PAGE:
— Amber Roniger
Khenpo Tenkyong doesn’t like ice cream. He’s a spice-loving-monk and sweets just don’t cut it for him. I know this, yet I’m determined to serve him ice cream – but my own style – the type vegans affectionately term: “nice crème,” “kind cream,” and all manner of compassion-emphasizing, non-ice-cream, ice cream names.
Why DO vegans spend so much time dreaming this stuff up? Because everyone (aside from Khenpo) loves ice cream! It seems almost totally universal (again, Khenpo aside) – and in America, in many ways, synonymous with childhood.
When I serve Khenpo his first bowl of iScream, he makes SUCH a face! But I know he loves fresh fruit and I’m determined. So I pick up my bamboo spoon and take an emphatic scoop. Grudgingly, he takes a tentative bite. Is that a glimmer of affirmation I see flashing across him? He continues eating.
“What’s in here?” he asks.
“Bananas,” I reply, knowing I’ve already told him (so many times).
“What else?” he prods.
He nods approvingly and continues eating.
Doing my monk-in-the-moonlight dance inside, but maintaining my Akshobya-cool exterior, I know he’s hooked. Everyone eventually gives into the iScream because, frankly, it’s delicious. And it’s the just about the easiest thing to make because it’s the simplest mono-meal (one ingredient only) – just frozen bananas pushed through a Champion juicer. Even the cones are only blended bananas and water, poured in circles and dehydrated.
iScream is about giving everyone, even kids with dairy and gluten allergies (big kids too), a real “ice cream experience” – not an anemic, tasteless, soft-serve “frozen dessert” (goodness knows what it really is) in a sad little cup “treat.” (Spare me, Buddha, please!)
“Just wait until I make it for you in a cone,” I tell him, planting seeds.
“You will do a demonstration for Family Day,” he decrees.
OK… WO – it’s a large leap from feeding Khenpo to doing an official presentation, but I accept his challenge. A week before Family Day, he sends a preview of the Buddhism 101 curriculum (happening simultaneous with Family Day) and my demo is on the schedule.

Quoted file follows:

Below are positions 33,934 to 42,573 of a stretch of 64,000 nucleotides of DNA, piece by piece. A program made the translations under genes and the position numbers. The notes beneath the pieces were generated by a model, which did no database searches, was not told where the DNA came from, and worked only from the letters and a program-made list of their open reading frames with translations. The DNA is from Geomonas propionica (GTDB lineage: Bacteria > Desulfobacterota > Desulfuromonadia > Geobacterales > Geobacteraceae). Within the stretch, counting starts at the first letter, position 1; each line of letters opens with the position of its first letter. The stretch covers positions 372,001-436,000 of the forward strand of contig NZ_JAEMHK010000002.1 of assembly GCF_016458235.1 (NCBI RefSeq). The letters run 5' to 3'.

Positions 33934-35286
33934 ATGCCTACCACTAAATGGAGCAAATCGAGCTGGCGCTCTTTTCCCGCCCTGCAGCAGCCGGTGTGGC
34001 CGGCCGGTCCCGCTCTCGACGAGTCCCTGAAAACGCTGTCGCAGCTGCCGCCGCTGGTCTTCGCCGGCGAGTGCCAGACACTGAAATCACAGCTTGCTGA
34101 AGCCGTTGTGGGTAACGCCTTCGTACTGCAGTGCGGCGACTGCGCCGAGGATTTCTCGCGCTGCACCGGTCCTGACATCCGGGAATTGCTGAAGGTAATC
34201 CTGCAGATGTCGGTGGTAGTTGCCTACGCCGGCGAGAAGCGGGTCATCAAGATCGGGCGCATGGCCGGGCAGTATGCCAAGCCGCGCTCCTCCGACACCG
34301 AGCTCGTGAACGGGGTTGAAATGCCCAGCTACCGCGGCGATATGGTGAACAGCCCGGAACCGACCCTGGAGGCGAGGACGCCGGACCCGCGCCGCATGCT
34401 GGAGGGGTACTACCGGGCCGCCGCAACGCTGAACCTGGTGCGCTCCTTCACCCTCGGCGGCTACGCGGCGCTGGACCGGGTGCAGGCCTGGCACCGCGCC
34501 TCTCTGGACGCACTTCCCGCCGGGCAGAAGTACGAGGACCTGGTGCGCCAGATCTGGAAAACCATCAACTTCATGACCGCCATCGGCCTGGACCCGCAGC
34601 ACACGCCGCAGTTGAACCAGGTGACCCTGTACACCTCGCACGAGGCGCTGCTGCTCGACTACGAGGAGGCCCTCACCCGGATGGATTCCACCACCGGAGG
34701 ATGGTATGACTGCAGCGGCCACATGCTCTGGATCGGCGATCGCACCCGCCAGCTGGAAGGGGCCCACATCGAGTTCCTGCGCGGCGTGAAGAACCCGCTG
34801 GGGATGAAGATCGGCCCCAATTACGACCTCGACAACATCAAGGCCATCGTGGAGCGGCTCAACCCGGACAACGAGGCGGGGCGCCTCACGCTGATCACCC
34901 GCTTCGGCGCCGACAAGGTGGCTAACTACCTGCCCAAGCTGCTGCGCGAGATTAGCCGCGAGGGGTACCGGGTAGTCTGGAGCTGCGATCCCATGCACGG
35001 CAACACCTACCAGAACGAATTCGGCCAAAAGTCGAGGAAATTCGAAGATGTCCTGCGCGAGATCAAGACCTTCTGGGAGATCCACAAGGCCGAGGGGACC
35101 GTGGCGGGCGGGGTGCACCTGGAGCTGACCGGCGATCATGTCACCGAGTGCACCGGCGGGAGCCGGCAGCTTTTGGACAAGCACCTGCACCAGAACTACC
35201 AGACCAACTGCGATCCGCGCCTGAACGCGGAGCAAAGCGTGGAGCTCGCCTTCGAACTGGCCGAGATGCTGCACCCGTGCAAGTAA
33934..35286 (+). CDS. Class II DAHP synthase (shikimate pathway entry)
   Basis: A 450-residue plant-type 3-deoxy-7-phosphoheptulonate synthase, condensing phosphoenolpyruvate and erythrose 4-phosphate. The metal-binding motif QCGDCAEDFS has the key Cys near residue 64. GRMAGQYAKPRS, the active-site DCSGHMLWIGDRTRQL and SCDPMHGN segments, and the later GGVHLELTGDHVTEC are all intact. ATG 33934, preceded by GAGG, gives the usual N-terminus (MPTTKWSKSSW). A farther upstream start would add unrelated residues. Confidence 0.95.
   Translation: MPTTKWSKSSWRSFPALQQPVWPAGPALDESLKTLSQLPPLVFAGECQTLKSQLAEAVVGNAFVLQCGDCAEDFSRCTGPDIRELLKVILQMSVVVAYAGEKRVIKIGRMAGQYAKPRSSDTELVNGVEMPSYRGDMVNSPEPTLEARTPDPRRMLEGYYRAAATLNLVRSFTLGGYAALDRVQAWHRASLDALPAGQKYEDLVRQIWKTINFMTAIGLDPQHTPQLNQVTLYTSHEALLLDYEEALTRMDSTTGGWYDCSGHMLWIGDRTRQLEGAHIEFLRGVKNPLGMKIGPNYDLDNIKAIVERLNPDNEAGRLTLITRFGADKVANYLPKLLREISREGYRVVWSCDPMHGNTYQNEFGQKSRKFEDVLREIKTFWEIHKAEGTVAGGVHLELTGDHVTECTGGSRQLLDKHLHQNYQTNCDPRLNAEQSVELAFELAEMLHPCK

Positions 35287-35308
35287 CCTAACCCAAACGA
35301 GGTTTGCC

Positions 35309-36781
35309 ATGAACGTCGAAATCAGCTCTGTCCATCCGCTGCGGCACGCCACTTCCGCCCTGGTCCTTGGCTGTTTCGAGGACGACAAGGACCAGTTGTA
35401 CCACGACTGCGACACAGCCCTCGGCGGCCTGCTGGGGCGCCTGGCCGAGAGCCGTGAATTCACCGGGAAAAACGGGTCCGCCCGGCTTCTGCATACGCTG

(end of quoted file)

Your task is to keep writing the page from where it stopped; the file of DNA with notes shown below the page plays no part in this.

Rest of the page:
“Khenpo, can you please call me? Immediately!!!”
OK, so I come to find out this teaching is not only for a few kids and their parents, but for 25 Buddhism 101 students as well. And I’ve never given an official teaching on anything – oh boy, here we go!
So I’m faced with the looming dilemma vegans are always faced with – how to spread a passionate message without preaching, sounding condescending, or making enemies of friends. The iScream demo is about a lot more than ‘making healthy treats with organic fruit’ – as it is represented on the schedule. It’s about beginning down the path toward veganism. I know, however, this is a really touchy subject for a lot of people – it’s complex, with many associations and ramifications (“life is echoes,” as Khenpo says).
I was “mostly vegan” for a really long time (after watching “Earthlings” in one sitting, I was totally vegan) – so I truly understand how slow the transition from meat/dairy to vegetarian to vegan can be, and how each person needs to be given the space to change in their own time. Without wisdom and knowledge, compassion can fade.
I know I need to emulate my Buddhist teachers and meet students where they’re at. So I take most of the cutesy stuff I had planned for the Family Day kids out of the presentation and boil it down to the essential elements.
“VEGAN” really isn’t the central message here. ‘Healthful living’ is much closer to the heart of the matter. Yet it so happens that “VEGAN” IS synonymous with healthy humans, healthy animals and a healthy planet – all living interdependently – which I think we can all agree is desirable, VERY Buddhist, and pretty well encapsulates ‘healthful living.’
Right before the demo, I’m in the KTD dining room setting up my computer, while Khenpo is busily setting up chairs in a circle. I see him adding more and more, but assume he’s just being ambitious (as usual). No joke, I look up and there are at least 40 people sitting, waiting patiently. It must be time to begin.